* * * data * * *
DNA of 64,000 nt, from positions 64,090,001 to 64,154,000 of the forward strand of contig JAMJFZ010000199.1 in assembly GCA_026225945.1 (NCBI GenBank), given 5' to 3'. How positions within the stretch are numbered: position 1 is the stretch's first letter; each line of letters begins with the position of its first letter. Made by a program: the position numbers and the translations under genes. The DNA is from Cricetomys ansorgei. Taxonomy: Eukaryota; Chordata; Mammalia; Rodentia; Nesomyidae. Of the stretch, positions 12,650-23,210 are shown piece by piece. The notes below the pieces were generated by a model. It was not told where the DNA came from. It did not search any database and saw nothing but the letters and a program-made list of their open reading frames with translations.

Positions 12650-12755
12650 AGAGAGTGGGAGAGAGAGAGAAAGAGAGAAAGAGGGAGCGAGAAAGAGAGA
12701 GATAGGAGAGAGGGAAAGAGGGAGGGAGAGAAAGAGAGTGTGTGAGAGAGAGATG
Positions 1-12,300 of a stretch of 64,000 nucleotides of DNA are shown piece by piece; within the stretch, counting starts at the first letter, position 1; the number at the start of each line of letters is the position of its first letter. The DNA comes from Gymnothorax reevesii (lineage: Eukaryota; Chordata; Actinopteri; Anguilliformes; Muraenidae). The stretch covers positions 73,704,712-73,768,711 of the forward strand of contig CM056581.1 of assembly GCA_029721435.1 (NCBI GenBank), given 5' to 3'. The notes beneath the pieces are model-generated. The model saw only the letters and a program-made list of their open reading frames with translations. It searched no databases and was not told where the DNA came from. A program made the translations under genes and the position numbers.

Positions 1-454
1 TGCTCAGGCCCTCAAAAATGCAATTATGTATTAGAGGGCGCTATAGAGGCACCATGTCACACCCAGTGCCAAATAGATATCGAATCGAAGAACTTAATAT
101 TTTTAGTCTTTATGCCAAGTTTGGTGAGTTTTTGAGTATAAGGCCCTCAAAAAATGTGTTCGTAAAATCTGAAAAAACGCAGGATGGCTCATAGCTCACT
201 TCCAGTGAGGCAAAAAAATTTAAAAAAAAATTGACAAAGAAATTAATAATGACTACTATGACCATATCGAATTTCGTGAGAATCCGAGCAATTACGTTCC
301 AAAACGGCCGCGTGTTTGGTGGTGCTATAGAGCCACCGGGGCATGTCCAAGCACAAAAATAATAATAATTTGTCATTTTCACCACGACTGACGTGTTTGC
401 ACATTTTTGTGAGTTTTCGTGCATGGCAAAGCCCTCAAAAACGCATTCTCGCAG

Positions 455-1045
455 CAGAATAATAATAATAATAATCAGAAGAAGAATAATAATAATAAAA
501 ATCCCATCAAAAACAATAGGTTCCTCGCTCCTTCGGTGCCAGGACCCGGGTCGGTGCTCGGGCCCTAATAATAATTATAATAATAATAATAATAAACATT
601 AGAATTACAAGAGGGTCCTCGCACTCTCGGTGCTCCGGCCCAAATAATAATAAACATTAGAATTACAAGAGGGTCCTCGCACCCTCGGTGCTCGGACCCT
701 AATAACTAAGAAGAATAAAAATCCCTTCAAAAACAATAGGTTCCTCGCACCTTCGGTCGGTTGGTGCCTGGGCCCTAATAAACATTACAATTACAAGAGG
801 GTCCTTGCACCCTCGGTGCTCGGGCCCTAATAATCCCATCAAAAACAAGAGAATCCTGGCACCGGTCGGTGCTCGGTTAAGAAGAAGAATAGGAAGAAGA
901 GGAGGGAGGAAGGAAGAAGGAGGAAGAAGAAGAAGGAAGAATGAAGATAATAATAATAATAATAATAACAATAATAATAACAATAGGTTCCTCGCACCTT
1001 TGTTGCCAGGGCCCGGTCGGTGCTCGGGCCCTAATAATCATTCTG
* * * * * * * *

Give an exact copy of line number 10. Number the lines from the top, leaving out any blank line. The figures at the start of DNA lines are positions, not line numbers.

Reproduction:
301 AAAACGGCCGCGTGTTTGGTGGTGCTATAGAGCCACCGGGGCATGTCCAAGCACAAAAATAATAATAATTTGTCATTTTCACCACGACTGACGTGTTTGC